In this looped one minute, thirty second piece, accompanied by Sufi music, hands cup milk in a circular bowl within a black ground. In Oracles milk drips from the face of the veiled figure in white, and later, once the veil is removed, we see the substance dripping from her hair: a white line is drawn vertically from her forehead to her chin.
The human body, and in particular the female body, is central to MaÏmouna’s practice. Bodies are registered either as actual physical presences or more obliquely through the idea of fragments or absences. In La via del latte only hands are visible. Sculptural-architectural installations such as The Golden Mosque (2000) and The Golden Door (2001) incorporate a collection of white resin shoes, of various sizes, suggesting human presences which we cannot know or see. These shoes, without the presence of a wearer, invite points of connection with the work of Chiharu Shiota whose installations, deploying shoes (although actual shoes, rather than those cast), similarly explores the ideas and affective capacities of presence-absence. In particular instances, MaÏmouna inserts herself into her work, for example, the photographic work MaÏmouna’s Family (2006) where she appears with her daughters, holding in her hands a miniature copy of the actual larger portrait in front of us.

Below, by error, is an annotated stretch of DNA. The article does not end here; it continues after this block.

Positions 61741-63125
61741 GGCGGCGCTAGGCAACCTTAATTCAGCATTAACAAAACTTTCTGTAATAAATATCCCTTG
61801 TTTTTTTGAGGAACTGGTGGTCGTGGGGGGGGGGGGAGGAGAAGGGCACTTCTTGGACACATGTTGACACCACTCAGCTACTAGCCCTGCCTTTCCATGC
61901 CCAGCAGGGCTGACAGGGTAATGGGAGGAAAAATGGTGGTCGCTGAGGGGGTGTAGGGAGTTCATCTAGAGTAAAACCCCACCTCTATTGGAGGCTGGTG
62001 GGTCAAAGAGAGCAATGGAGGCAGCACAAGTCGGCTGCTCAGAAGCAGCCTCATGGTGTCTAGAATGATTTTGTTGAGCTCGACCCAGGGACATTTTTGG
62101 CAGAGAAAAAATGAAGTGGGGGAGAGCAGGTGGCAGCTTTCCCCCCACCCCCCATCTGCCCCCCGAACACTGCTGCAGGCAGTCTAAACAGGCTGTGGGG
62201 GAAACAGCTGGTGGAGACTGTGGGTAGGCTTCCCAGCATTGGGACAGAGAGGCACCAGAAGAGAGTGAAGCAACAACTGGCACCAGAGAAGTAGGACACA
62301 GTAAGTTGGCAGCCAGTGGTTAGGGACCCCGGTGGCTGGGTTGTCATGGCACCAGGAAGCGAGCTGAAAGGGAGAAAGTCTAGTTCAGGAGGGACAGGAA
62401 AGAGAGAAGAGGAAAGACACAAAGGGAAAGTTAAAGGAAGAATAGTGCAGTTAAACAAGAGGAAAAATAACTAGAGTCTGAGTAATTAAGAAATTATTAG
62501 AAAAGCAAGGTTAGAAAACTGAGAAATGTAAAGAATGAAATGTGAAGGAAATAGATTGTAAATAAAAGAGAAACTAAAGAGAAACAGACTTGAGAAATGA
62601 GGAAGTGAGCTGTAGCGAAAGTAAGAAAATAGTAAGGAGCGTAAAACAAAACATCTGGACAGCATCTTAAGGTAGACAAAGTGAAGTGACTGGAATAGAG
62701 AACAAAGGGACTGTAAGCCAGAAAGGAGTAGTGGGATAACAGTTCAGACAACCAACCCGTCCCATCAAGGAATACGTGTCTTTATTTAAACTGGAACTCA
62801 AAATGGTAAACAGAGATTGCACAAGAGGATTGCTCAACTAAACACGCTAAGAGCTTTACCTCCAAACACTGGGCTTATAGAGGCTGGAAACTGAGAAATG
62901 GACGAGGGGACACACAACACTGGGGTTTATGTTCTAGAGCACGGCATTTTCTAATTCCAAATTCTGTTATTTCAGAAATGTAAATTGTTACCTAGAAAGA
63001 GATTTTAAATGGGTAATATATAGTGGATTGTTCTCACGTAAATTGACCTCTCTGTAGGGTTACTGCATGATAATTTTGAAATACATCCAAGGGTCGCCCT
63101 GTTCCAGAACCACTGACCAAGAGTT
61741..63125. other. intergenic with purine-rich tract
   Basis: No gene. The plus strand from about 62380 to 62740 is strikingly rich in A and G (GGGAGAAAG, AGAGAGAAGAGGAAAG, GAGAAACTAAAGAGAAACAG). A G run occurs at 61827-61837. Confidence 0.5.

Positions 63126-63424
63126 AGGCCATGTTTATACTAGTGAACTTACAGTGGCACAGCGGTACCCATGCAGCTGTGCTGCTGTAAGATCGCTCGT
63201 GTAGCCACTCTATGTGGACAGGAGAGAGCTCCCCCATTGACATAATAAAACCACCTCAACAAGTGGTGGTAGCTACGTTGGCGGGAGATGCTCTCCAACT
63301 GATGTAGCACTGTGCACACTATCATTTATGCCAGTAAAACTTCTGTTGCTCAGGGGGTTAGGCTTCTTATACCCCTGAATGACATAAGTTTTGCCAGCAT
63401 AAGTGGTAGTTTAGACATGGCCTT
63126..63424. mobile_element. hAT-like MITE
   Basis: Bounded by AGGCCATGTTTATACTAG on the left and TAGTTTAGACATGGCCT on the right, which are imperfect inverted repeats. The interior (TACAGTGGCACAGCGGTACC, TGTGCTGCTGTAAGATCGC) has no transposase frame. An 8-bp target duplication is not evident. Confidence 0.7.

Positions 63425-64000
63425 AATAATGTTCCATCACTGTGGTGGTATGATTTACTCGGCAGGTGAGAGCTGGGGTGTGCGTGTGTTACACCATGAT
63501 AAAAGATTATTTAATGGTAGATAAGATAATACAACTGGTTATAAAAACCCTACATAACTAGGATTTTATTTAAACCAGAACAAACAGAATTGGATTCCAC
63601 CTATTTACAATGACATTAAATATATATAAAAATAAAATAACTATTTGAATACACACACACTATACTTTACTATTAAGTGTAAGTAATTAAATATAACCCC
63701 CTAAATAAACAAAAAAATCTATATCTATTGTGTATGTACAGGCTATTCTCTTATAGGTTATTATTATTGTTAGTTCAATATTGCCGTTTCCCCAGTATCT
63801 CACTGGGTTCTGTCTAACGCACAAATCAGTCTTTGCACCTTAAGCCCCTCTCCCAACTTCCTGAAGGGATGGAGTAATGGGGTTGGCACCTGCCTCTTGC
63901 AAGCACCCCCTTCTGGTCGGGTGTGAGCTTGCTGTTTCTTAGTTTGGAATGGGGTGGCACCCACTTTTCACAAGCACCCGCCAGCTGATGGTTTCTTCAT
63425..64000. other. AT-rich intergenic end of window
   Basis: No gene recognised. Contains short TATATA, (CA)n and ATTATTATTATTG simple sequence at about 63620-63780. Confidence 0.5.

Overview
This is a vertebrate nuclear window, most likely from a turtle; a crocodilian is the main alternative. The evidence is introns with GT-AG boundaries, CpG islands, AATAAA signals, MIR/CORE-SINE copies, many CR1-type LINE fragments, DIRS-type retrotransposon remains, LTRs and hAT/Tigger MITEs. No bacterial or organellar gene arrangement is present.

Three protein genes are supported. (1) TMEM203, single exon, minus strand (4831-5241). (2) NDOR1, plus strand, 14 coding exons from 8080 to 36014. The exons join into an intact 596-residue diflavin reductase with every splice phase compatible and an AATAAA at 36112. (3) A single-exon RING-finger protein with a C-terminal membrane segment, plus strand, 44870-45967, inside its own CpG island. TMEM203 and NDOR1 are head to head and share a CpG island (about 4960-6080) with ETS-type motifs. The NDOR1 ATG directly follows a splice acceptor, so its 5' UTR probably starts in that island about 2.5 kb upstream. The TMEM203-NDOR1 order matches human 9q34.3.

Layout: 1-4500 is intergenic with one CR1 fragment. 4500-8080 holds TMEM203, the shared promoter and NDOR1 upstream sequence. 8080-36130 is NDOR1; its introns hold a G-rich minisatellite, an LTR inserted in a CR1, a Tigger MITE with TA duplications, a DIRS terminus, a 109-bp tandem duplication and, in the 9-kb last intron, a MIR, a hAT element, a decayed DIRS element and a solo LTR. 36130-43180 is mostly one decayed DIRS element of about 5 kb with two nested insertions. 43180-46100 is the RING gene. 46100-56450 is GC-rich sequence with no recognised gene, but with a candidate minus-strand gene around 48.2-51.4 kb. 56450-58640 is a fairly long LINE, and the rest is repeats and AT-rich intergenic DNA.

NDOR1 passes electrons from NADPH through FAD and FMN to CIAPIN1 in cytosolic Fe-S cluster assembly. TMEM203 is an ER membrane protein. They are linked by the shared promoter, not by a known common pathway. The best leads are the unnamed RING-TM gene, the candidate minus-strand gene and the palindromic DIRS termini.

MaÏmouna has stated that her ‘early works were linked to conceptual experiences similar to Body Art in which photography and plaster casts were the main means for representing the cosmic symbiosis that I searched for in my body, nature and myth’. . It is worth exploring the historical foundations of work which enters into a dialogue with the subjectivities of women artists and the relation of these to broader political concerns. Strands within performance and body art, by women artists, from the 1970s, have opened up debates about spirituality in art and have led to some interrogation of its political and critical validity. A 2009 article by Jennie Klein is a departure point for thinking about MaÏmouna’s work.  Klein has paid careful attention to feminist spirituality and related art practices, from the 1970s to the present day. Klein contextualises ‘feminist spirituality as it was constructed and articulated’ in the 1970s.  Feminist spirituality in art has been dismissed by feminist artists and critics informed by postmodern perspectives who brand this work naïve, unsophisticated’ and essentialist. They argue that it reductively reinscribes patriarchal ideas associating men with ‘culture and the mind and women with the body and nature’.